Dormant Barren Island Volcano

After a long 150-year of inactivity, Barren Island Volcano or the Andaman Islands is spotted erupting once again, confirmed the scientists of NIO. Located nearly 140 km northeast of the Andaman’s capital city Port Blair, India’s only active volcano – the Barren Islands volcano, is spotted erupting for some four hours in January this year, reported a team of scientists who are associated with the Goa-based National Institute of Oceanography (NIO).

The first eruption of Barren Island Volcano dates back 1787, and since then, the only confirmed active volcano of India has blown up more than ten times. After the first eruption, recorded in 1787, the site had erupted in 1789, 1795, 1803-2004, and 1852, 1991. After 1852, the volcano site remained inactive for nearly one and a half century, and then unexpectedly another big eruption took place in 1991, which lasted for some six months, resulting in substantial damages to both lives and properties.

However, after 1991, there was no sign of movement in the volcanic site. But back in January this year, the researchers noticed the eruption of red lava from the site. As per the report, published by the Press Information Bureau on Friday, the research team of NIO which was presented in the vicinity of the Barren Island Volcano on23rd January 2017, found the volcanic site exploding red lava sprays to a high altitude. For further research, the scientist team also collected the samples of volcanic ash.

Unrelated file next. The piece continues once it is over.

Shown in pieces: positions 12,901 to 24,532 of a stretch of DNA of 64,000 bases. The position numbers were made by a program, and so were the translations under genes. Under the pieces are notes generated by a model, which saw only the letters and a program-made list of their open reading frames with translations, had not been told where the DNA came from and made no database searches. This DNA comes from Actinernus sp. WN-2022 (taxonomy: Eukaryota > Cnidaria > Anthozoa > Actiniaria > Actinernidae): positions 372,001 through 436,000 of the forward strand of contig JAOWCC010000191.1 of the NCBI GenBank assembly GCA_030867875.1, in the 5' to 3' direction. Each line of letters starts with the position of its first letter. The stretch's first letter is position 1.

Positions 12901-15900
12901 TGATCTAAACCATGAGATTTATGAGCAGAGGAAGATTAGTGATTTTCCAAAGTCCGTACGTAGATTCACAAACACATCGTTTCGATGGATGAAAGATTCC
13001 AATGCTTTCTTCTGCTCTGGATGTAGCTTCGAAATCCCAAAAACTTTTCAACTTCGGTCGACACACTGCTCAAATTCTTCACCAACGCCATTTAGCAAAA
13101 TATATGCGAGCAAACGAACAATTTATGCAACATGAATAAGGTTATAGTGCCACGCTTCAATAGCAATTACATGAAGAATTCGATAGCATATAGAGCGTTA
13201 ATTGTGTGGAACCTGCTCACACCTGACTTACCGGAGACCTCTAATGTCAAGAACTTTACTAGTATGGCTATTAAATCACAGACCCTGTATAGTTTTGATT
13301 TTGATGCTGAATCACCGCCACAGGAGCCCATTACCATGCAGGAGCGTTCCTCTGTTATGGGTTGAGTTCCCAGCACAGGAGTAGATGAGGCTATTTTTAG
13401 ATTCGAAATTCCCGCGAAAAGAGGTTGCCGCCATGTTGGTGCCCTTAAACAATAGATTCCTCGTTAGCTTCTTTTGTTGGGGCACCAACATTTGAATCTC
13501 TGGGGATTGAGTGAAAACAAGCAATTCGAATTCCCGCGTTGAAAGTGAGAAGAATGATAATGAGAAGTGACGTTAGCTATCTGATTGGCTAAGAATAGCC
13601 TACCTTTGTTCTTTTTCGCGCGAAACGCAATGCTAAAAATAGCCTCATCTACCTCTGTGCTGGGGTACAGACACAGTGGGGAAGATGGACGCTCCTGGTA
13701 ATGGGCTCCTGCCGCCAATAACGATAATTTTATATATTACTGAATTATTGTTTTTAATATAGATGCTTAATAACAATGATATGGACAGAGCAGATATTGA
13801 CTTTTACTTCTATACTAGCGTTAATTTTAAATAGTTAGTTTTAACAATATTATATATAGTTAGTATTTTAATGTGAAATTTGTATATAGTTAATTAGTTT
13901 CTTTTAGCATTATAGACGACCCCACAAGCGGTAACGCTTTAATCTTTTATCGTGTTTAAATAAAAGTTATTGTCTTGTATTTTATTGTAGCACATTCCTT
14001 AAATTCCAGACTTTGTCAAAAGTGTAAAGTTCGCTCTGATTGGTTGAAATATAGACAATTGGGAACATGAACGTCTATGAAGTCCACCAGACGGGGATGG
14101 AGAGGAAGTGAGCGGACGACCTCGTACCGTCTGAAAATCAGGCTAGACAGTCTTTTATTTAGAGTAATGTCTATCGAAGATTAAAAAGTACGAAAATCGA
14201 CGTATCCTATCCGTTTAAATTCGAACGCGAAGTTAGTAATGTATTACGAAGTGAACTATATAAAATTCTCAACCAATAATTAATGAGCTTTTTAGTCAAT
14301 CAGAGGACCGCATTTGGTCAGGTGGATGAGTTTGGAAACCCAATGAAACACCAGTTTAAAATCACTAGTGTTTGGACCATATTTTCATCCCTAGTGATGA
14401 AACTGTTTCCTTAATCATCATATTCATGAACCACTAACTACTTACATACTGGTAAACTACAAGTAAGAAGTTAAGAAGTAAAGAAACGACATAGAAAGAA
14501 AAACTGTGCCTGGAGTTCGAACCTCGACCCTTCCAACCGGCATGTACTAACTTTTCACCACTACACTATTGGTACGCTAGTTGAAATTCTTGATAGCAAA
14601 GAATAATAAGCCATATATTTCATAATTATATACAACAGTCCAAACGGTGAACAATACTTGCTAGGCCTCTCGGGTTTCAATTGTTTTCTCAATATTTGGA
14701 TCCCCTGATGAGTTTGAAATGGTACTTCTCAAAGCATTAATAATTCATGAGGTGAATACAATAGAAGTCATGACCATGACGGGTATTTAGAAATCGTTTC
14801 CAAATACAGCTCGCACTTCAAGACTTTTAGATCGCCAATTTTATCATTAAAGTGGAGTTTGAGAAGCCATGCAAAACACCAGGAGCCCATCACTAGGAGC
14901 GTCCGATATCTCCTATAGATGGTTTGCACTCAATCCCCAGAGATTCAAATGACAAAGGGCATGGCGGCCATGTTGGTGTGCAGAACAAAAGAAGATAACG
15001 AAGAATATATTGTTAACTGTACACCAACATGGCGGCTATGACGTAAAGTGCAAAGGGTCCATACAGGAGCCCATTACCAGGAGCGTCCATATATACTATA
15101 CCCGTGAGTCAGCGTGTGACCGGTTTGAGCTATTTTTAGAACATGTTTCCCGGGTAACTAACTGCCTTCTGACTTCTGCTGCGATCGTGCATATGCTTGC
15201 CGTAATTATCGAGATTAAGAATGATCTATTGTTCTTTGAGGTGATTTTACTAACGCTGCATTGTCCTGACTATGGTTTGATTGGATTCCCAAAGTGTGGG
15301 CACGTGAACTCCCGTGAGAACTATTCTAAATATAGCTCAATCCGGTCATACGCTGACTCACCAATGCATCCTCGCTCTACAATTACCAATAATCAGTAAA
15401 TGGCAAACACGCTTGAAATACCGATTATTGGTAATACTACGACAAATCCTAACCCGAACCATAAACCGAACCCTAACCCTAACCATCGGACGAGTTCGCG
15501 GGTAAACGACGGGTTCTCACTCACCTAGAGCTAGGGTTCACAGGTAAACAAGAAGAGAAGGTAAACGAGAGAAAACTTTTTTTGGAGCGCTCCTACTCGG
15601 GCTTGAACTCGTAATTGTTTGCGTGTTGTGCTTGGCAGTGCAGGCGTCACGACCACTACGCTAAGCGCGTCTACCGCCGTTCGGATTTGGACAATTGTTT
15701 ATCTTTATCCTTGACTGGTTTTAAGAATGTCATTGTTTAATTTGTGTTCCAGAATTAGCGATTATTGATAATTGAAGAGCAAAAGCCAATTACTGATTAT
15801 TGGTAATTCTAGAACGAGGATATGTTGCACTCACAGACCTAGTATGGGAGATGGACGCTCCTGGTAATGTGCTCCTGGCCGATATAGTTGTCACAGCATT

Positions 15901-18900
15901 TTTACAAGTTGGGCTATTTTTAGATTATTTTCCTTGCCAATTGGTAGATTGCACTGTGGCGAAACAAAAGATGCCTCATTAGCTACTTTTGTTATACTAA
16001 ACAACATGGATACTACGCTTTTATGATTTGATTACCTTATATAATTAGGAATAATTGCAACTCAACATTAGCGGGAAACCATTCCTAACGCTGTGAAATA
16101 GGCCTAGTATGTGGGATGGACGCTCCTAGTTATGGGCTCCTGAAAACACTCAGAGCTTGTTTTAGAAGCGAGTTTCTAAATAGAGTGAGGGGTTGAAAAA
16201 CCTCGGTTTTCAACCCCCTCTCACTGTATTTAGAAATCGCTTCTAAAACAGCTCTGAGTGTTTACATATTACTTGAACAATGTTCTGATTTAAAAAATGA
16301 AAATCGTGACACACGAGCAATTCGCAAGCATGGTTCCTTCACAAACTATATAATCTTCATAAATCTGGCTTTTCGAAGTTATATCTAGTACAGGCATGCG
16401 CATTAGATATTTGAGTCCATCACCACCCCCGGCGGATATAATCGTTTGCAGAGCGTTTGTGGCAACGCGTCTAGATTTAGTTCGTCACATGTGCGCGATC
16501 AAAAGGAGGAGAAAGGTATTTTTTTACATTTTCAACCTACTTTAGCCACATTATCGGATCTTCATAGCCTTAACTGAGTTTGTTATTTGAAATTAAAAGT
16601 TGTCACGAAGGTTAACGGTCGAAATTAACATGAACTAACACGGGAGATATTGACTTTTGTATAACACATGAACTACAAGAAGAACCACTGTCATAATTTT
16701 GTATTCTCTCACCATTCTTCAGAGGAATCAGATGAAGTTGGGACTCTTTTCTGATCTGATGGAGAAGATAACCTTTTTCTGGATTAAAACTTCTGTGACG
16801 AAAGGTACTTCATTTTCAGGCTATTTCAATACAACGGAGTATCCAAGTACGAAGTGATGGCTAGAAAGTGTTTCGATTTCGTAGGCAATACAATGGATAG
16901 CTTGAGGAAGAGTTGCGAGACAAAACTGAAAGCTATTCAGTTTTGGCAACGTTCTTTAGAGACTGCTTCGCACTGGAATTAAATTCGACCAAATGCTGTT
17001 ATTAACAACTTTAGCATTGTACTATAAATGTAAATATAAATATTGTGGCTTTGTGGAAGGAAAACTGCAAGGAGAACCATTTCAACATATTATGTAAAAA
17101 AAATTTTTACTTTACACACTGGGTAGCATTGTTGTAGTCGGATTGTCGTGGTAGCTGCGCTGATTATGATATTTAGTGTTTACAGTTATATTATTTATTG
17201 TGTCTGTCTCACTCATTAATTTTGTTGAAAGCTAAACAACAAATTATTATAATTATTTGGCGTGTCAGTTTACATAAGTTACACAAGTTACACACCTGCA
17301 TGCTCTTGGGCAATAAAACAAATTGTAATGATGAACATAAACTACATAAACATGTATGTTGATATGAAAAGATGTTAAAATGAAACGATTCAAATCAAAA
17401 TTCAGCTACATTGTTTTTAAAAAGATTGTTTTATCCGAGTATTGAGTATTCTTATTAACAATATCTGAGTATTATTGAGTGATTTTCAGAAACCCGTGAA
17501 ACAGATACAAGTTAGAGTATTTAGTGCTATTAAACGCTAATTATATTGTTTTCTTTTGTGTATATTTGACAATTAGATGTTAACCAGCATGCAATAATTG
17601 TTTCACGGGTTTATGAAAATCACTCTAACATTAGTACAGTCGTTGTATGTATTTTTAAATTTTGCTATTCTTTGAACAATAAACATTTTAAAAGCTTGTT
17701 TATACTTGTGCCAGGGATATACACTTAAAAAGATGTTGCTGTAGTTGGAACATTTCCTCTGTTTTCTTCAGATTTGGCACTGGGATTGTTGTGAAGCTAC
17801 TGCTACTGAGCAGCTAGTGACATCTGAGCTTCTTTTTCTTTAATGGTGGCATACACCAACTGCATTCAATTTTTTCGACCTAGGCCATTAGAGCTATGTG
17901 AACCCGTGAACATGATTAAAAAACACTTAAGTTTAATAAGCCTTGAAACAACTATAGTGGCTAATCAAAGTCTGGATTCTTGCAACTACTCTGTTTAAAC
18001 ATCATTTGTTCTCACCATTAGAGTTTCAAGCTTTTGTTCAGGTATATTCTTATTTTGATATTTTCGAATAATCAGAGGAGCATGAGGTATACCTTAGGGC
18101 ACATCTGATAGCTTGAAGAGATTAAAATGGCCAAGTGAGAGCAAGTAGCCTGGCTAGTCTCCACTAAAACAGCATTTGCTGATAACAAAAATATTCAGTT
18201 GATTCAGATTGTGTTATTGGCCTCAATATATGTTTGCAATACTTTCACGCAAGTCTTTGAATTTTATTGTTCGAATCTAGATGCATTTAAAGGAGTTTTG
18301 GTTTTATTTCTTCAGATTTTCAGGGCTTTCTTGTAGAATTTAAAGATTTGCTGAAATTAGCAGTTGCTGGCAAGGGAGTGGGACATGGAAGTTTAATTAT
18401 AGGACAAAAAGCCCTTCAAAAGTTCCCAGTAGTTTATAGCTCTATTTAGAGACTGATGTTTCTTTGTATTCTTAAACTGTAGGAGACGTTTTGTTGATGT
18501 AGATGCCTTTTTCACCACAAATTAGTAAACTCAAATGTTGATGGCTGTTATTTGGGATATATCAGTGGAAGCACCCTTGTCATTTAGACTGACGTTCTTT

The NIO team, head by Abhay Mudholkar has confirmed that Barren Island Volcano is spotted going off intermittently of nearly five to ten minutes, during the entire day. However, all through the day, the research team observed the ash cloud, created because of the eruptions. However, after sunset, they spotted red lava fountains blowing up from the hollow space of the volcanic site into the atmosphere, while the hot lava is spotted streaming down on the slope.

However, the research team was unable to land on the site because due to volcanic magma, the site was estimated to be “too dangerous”.